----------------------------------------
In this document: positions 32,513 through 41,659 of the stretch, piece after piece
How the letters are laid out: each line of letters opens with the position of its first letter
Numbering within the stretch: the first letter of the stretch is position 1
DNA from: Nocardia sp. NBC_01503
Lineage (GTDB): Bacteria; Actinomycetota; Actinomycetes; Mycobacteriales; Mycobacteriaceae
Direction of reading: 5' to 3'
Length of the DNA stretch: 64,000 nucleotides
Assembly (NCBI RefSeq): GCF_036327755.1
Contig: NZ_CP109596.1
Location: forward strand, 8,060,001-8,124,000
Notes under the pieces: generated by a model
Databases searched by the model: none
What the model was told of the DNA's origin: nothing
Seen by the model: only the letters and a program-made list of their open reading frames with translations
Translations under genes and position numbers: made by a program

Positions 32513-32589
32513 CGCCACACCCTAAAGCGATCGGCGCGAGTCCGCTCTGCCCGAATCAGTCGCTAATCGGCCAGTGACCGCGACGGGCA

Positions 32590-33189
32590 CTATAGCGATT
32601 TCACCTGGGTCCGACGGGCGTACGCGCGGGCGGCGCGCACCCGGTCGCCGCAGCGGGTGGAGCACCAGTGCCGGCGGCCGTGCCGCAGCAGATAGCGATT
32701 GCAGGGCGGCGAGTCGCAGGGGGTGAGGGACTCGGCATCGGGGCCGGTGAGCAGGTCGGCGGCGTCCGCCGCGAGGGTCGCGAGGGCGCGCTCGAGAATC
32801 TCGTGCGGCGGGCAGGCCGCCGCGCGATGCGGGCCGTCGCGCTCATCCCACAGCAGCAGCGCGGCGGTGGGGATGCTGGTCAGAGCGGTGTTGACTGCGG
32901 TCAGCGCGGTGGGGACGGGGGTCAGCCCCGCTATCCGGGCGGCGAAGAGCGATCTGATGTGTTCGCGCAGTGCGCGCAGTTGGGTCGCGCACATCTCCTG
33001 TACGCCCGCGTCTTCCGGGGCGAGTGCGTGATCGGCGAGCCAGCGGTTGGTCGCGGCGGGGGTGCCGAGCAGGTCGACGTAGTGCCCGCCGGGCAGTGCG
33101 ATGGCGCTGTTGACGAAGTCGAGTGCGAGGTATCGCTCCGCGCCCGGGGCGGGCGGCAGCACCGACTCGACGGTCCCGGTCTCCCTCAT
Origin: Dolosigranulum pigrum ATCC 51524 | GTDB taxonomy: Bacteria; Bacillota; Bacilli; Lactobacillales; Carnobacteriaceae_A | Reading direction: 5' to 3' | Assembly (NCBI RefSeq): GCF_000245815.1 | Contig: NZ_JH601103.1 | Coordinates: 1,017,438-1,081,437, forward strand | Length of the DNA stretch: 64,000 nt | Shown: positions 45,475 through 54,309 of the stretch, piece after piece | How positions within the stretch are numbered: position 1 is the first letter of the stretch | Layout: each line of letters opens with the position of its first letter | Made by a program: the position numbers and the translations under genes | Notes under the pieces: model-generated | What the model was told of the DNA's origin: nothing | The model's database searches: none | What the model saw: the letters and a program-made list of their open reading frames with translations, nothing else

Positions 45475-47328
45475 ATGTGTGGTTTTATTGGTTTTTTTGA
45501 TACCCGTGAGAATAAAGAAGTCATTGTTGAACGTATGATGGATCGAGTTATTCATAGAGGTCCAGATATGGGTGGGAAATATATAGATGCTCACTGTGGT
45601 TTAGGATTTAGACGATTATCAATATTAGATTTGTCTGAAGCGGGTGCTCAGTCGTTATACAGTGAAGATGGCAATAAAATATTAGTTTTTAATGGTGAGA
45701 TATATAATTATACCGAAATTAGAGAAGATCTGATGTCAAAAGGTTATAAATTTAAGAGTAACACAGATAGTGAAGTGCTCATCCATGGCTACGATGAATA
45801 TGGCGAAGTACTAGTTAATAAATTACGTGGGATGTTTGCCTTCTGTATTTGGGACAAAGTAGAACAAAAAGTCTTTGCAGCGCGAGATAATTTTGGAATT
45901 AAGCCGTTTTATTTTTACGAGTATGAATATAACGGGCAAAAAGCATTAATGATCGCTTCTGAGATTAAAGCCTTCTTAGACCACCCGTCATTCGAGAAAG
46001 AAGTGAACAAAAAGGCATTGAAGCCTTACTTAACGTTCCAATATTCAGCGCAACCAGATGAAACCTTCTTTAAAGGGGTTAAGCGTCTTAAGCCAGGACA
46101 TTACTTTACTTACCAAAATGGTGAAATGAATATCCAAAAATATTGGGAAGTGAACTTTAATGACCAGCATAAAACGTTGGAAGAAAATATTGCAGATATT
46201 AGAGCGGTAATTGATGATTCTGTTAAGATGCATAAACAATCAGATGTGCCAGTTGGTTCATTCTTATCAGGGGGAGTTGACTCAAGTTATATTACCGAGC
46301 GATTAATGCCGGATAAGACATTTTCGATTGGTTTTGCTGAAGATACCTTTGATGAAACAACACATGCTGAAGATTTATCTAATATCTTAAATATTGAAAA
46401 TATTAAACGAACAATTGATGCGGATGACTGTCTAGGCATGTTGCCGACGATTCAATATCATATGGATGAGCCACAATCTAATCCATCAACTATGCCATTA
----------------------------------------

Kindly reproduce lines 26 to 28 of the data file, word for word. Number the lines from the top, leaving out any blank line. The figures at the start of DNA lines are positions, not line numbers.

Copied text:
Origin: Dolosigranulum pigrum ATCC 51524 | GTDB taxonomy: Bacteria; Bacillota; Bacilli; Lactobacillales; Carnobacteriaceae_A | Reading direction: 5' to 3' | Assembly (NCBI RefSeq): GCF_000245815.1 | Contig: NZ_JH601103.1 | Coordinates: 1,017,438-1,081,437, forward strand | Length of the DNA stretch: 64,000 nt | Shown: positions 45,475 through 54,309 of the stretch, piece after piece | How positions within the stretch are numbered: position 1 is the first letter of the stretch | Layout: each line of letters opens with the position of its first letter | Made by a program: the position numbers and the translations under genes | Notes under the pieces: model-generated | What the model was told of the DNA's origin: nothing | The model's database searches: none | What the model saw: the letters and a program-made list of their open reading frames with translations, nothing else

Positions 45475-47328
45475 ATGTGTGGTTTTATTGGTTTTTTTGA